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Memory illuminated by sign language

Some proper science here at last. I get a little nervous when I’ve been posting too many fluffy pieces about dating or life coaches! This study updates the theories about the relationship between the number of short-term memory slots a person has and their intelligence.

Studies of English-speakers have found that people can retain between 5 and 9 items in short-term memory. Other languages have been tested and while most were similar, some exceptions have been found. Chinese speakers could remember between 7 and 11 items while deaf people using sign language between 4 and 6. The reason for this was thought to be how long it took to say these words in the particular language. Chinese numbers are short, hence their performance better.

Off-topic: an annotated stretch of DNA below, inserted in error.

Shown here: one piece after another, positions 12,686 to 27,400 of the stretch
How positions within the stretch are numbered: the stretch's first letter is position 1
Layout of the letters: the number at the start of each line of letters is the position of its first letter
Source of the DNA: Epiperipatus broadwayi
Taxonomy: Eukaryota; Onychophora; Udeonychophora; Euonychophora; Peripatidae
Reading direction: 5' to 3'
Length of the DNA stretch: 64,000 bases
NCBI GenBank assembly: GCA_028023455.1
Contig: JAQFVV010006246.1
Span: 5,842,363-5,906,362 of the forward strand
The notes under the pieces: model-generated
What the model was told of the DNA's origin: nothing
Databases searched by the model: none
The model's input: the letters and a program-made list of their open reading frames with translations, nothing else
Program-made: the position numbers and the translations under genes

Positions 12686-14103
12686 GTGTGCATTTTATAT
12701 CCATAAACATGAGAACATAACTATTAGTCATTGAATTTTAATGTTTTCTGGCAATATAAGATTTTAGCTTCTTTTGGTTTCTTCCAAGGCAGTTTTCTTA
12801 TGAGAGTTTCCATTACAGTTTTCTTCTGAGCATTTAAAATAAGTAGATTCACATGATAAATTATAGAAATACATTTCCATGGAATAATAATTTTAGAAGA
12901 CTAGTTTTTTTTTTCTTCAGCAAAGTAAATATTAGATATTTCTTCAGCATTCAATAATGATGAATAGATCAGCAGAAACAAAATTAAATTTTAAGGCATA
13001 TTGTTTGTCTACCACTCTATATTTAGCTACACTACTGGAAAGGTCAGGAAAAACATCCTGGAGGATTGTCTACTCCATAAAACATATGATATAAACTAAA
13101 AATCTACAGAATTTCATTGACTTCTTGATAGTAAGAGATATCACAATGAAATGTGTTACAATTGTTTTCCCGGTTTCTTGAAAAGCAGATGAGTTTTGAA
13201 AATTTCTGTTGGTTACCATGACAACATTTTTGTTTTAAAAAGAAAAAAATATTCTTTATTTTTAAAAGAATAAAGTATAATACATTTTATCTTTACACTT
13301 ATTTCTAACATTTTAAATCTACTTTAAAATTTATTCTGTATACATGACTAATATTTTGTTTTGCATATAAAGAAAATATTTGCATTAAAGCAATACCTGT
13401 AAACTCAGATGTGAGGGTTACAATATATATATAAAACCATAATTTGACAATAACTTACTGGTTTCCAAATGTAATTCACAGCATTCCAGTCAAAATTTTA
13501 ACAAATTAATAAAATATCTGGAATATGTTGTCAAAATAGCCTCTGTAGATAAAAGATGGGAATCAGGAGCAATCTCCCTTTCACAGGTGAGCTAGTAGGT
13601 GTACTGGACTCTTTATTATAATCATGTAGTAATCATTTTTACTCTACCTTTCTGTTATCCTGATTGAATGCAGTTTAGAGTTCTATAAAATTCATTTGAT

This study, however implies that this test is biased for the type of processing that the brain is doing: in this case mainly auditory. The researchers developed a new test that was not biased towards auditory processing, and this produced more standardised results for those using sign language.

About the author

Psychologist, Jeremy Dean, PhD is the founder and author of PsyBlog. He holds a doctorate in psychology from University College London and two other advanced degrees in psychology.

He has been writing about scientific research on PsyBlog since 2004. He is also the author of the book “Making Habits, Breaking Habits” (Da Capo, 2003) and several ebooks:

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> Article abstract from Nature Neuroscience